The Joint Master of Health Professions Education (JMHPE) offered by Suez Canal University and Maastricht University was developed by distance learning with the aim of providing participants with the intellectual means needed to attain JMHPE program objectives as: design, plan and implement a relevant course for health professionals based on rational principles of learning and instruction, and design, plan and implement an adequate process of evaluation and student assessment strategy. The rationale behind being a distance-learning, joint program is to combine the academic Maastricht experience with the practical Suez Canal experience while reducing costs and adding more relevance to health conditions in the area .
The JMHPE program is a 52 weeks credit-hour-based program. It is conducted entirely through distance learning. The program is focusing on the acquisition of knowledge and skills relevant to career development and research in health professions education. The program started to accept candidates from Health professions institutions in 2005 and five batches have been graduated .
Successful distance education systems involve interactivity between teacher and students, between students and the learning environment, and among students themselves, as well as active learning in the classroom. Although students feel that the accessibility of distance learning courses far outweighs the lack of dialogue, there is still a considerable concern about telecourses when compared to face-to-face classes .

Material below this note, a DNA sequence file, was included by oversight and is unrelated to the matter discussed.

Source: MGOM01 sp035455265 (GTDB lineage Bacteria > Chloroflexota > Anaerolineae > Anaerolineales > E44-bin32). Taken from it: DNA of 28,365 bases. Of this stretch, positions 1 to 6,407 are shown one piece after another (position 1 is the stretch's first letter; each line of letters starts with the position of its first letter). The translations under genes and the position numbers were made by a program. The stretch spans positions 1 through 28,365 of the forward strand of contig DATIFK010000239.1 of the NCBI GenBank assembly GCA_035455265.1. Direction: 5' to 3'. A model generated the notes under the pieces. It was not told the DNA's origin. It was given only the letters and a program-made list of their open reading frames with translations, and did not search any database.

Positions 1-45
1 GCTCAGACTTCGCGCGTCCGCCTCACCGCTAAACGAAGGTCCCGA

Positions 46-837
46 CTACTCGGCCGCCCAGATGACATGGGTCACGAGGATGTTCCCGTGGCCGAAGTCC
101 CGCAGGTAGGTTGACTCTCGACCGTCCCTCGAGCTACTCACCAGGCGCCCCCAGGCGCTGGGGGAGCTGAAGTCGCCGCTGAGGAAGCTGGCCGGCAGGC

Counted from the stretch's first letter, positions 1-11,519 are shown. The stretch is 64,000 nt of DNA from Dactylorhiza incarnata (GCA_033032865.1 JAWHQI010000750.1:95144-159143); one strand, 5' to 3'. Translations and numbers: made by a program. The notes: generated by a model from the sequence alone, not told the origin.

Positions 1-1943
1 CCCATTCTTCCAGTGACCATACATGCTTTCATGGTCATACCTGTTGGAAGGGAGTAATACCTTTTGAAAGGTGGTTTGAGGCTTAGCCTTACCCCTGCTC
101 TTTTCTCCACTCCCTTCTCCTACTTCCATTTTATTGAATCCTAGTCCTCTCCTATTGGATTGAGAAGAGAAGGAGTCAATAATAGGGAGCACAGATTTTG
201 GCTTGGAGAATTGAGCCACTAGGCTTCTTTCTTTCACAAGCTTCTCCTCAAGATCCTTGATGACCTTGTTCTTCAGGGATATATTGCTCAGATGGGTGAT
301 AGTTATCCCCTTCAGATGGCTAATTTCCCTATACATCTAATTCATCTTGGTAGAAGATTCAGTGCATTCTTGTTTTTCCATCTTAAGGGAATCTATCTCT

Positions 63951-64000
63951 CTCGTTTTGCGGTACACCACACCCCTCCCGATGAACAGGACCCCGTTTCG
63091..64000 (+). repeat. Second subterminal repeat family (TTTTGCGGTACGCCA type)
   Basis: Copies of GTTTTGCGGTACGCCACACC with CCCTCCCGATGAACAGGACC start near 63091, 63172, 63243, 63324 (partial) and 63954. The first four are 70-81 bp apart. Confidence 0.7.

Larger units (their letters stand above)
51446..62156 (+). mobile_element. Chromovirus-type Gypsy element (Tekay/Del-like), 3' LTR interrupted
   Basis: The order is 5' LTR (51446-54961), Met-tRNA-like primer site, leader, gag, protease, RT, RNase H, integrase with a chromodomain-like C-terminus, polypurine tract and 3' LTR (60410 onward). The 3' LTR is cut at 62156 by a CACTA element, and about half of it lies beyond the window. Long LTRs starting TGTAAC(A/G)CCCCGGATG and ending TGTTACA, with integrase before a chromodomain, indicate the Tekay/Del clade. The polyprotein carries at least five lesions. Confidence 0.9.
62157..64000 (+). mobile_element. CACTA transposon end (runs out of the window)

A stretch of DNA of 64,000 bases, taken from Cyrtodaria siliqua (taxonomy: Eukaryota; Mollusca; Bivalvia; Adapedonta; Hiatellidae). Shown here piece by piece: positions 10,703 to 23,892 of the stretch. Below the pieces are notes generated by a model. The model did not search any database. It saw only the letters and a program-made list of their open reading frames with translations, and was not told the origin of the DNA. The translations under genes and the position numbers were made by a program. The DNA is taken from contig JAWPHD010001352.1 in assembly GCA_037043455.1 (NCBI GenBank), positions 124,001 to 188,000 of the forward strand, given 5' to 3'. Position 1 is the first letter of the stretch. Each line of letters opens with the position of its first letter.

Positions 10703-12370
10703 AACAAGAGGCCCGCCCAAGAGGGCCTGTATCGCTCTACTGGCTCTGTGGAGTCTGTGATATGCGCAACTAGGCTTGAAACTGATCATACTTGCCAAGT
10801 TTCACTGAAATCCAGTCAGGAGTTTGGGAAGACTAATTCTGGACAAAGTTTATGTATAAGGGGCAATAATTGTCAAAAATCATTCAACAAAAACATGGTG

Distance learning challenges accreditation by altering what we mean by “higher education institution” replacing or augmenting lecture halls with chat rooms, campuses with the World Wide Web, and communities of learning with the borderless networks of cyberspace .
As such program evaluation of distance learning programs is important to judge the value or worth of education and training programs  and its achievement of its outcomes.
Being a distance learning program, the JMHPE program is in much need for a comprehensive and documented program evaluation in order to fully understand how the program works, to assess its progress, to determine if the program is efficient and proactively predict and deal with any challenges that might face the program.
A descriptive study was held to evaluate the JMHPE program (Process-Based Evaluation and formative program evaluation). The study was conducted at Suez Canal University International Center for training in Medical Education and Distance Learning. The target groups were all graduates of the Joint Master of Health Professions Education (71 graduates), fifth round students (82 students) who finished more than 4 units (about half of the program duration), and all planners and co-planners of the program (9 faculty).
Three types of data collection methods were used in this study, self administered questionnaires for graduates, students and block planners.
The response rates were 84.5% among graduates (60 graduates out of 71), 49% among students (40 students out of 82), and 89% among faculty (8 faculty out of 9); the ninth being one of the authors.